Produced by Gary Drevitch
MEN WITH A CERTAIN FETISH WERE VERY EXCITED ABOUT THIS CONCEPT, UNTIL THEY FOUND OUT THAT THE EXCHANGE TOOK PLACE ONLINE
"Moms Sharing Breast Milk Online Causing Concerns"Sharing breast milk is apparently more widespread than we imagined from the earlier item we linked to; here, a Denver outlet looks into the clear liability issue for those peddling nature's perfect food.
YOU WANT TO PUT YOUR TEEN IN REALISTIC, DISTRACTING DRIVING SITUATIONS? PUT A HOLOGRAM OF OUR MOTHER, CIRCA 1987, IN THE FRONT PASSENGER SEAT NEXT TO THEM
This driving simulator for teens in training has been getting a good deal of press in the new year, and appears to be a brilliant innovation to make teens more attentive on the road. The simulator distracts the teen with honking horns, ringing cell phones and subliminal images of Jennifer Garner in her "Elektra" costume.
YES, AS AN ADVOCATE OF HUMAN RIGHTS FOR CHILDREN AROUND THE WORLD, WE'RE VERY PLEASED THAT QATAR IS GOING TO STOP THIS EXPLOITATIVE PRACTICE. STILL, THIS ARTICLE BURIES THE NEWS:
ROBOT JOCKEYS ARE COMING!
Qatar will ban the use of children as jockeys in its national sport, camel racing. The move is a response to human-rights protests against the poor treatment of these children. But it's also being made because, as the president of the organizing committee of camel races in Qatar, Sheik Hamad bin Jassem bin Faisal al-Thani, says,
"We are in the last phase of readying the robot jockey."Wow! This requires some follow-up from the Times Qatar bureau. We need to see robots racing camels. It has, in the span of a few moments, become our new life-long dream.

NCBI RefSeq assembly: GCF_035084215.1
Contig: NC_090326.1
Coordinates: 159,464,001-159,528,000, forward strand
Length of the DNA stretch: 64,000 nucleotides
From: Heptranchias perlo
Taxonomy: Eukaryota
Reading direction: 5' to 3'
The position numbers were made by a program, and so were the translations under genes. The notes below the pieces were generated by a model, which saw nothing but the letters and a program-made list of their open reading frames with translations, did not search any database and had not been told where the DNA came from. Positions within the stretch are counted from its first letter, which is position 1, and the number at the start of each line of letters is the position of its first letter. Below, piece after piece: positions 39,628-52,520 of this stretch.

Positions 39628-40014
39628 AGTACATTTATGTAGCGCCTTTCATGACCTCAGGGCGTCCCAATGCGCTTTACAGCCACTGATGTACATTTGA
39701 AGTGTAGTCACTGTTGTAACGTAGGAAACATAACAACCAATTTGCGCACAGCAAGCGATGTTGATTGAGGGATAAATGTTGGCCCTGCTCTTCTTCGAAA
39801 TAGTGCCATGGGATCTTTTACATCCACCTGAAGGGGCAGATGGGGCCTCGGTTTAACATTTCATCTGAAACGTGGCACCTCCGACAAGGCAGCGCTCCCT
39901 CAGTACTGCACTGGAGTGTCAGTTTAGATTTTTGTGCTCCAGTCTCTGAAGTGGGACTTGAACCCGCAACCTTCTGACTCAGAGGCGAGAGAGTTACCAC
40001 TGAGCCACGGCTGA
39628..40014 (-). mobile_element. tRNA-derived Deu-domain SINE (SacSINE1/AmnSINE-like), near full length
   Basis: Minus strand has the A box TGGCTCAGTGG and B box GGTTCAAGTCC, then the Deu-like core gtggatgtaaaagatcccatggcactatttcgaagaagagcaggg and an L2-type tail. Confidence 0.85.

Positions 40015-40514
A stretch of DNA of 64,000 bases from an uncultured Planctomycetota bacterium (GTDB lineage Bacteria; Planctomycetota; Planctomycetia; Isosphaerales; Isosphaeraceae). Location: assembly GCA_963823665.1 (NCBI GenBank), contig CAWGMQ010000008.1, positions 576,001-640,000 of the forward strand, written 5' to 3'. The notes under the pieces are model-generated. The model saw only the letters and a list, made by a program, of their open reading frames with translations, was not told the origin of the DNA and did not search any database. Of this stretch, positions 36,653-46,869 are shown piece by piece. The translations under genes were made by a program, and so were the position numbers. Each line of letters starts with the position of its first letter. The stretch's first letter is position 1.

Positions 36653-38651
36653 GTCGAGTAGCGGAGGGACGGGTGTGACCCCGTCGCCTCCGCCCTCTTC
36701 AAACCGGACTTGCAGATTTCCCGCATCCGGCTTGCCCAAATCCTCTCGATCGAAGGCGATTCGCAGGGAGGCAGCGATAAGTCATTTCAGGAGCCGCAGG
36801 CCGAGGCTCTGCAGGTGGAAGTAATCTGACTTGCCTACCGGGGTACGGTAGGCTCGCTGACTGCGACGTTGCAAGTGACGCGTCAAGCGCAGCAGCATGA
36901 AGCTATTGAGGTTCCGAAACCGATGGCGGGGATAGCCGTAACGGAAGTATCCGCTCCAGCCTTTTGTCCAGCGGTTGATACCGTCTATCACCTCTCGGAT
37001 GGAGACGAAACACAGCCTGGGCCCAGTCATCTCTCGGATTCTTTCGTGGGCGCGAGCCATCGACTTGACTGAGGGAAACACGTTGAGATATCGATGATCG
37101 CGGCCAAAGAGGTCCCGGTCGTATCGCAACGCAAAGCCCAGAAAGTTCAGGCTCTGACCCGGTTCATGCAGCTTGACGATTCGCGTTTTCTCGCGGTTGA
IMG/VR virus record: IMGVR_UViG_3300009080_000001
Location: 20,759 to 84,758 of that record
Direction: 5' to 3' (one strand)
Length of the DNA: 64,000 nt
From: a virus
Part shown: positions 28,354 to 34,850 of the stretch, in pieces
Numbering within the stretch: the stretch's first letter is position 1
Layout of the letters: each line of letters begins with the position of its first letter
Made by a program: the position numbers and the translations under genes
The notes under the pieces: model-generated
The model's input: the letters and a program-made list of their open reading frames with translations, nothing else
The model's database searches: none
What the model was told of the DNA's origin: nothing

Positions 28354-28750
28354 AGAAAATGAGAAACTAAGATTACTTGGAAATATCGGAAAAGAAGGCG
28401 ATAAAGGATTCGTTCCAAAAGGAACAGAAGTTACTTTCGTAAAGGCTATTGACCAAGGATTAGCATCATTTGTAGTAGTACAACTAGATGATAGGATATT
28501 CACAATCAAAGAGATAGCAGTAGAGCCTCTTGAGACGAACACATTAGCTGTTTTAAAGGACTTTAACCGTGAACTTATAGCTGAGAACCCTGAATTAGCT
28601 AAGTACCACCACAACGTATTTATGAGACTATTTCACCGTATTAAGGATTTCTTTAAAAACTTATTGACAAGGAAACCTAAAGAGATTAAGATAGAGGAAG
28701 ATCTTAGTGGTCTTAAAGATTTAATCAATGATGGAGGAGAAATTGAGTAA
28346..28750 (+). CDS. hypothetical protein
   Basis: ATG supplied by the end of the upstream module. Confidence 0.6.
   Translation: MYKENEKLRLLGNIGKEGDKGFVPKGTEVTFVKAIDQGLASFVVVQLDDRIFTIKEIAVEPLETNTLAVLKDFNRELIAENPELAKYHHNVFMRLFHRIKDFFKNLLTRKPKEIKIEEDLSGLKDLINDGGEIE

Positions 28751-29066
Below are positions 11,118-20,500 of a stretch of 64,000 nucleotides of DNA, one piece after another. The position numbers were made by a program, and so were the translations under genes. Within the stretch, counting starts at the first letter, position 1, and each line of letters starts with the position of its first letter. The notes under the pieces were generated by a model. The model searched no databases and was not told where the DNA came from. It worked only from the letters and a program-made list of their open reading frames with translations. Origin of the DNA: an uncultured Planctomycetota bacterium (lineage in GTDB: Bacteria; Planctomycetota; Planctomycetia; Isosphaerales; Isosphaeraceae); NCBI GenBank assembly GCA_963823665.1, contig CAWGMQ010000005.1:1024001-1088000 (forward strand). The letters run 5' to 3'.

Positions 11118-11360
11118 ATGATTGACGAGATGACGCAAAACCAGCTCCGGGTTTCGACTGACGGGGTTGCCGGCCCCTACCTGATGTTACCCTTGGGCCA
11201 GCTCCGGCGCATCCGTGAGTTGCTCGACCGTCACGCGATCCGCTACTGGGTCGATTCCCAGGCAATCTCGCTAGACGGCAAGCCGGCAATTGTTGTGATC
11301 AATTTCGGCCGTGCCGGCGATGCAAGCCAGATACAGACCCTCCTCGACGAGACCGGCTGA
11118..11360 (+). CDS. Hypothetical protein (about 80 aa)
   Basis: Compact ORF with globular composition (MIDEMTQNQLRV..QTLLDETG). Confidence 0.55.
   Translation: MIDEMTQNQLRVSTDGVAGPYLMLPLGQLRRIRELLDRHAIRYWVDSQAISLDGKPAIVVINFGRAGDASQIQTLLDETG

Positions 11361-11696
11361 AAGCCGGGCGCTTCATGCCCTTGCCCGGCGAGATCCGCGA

HELPING OUR TROOPS OVERSEAS - AND MAKING YOU BITTER THAT YOUR KIDS DIDN'T THINK TO DO SOMETHING LIKE THIS, INSTEAD OF WASTING AWAY THEIR POTENTIAL IN FRONT OF THE NINTENDO
THANK YOU FOR COMING TO LOEWS, SIT BACK AND RELAX - WATCH OUT FOR THE ESCALATOR!
Several Brooklyn schoolchildren were injured in an escalator malfunction at the Loews Cineplex Lincoln Square on Manhattan's Upper West Side, as they entered the theater for a 10:30 a.m. screening of "The Polar Express" on January 13. One child's baggy pants became hooked on a protruding screw, leading to the incident.
All of which is really a shame. Except -- just why was a group of 176 schoolchildren from Brooklyn on the Upper West Side to see a poorly reviewed, Christmas-themed movie on a school day in the middle of January? What, THAT didn't raise any eyebrows, New York Times?
January 14, 2005 | Permalink |
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